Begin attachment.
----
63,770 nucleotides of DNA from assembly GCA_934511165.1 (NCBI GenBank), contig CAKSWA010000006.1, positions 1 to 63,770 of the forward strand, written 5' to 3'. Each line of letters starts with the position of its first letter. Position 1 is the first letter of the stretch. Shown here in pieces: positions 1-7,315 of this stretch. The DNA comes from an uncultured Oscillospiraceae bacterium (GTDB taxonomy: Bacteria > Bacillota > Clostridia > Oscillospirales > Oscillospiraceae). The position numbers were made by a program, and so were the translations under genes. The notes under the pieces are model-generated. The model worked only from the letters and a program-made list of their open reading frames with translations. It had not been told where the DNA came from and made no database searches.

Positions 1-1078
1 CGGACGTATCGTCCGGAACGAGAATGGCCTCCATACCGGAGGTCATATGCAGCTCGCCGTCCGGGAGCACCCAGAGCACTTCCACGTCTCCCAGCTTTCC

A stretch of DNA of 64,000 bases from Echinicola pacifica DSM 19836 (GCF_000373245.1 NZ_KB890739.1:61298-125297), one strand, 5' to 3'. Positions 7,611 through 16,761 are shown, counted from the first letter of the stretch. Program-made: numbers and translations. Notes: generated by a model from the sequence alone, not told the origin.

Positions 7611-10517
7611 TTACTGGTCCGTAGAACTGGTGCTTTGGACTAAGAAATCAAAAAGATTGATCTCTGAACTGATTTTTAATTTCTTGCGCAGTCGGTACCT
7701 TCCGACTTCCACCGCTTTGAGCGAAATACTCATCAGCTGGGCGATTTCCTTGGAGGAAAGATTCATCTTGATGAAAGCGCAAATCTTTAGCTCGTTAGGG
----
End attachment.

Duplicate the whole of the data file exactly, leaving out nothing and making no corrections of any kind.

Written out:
63,770 nucleotides of DNA from assembly GCA_934511165.1 (NCBI GenBank), contig CAKSWA010000006.1, positions 1 to 63,770 of the forward strand, written 5' to 3'. Each line of letters starts with the position of its first letter. Position 1 is the first letter of the stretch. Shown here in pieces: positions 1-7,315 of this stretch. The DNA comes from an uncultured Oscillospiraceae bacterium (GTDB taxonomy: Bacteria > Bacillota > Clostridia > Oscillospirales > Oscillospiraceae). The position numbers were made by a program, and so were the translations under genes. The notes under the pieces are model-generated. The model worked only from the letters and a program-made list of their open reading frames with translations. It had not been told where the DNA came from and made no database searches.

Positions 1-1078
1 CGGACGTATCGTCCGGAACGAGAATGGCCTCCATACCGGAGGTCATATGCAGCTCGCCGTCCGGGAGCACCCAGAGCACTTCCACGTCTCCCAGCTTTCC

A stretch of DNA of 64,000 bases from Echinicola pacifica DSM 19836 (GCF_000373245.1 NZ_KB890739.1:61298-125297), one strand, 5' to 3'. Positions 7,611 through 16,761 are shown, counted from the first letter of the stretch. Program-made: numbers and translations. Notes: generated by a model from the sequence alone, not told the origin.

Positions 7611-10517
7611 TTACTGGTCCGTAGAACTGGTGCTTTGGACTAAGAAATCAAAAAGATTGATCTCTGAACTGATTTTTAATTTCTTGCGCAGTCGGTACCT
7701 TCCGACTTCCACCGCTTTGAGCGAAATACTCATCAGCTGGGCGATTTCCTTGGAGGAAAGATTCATCTTGATGAAAGCGCAAATCTTTAGCTCGTTAGGG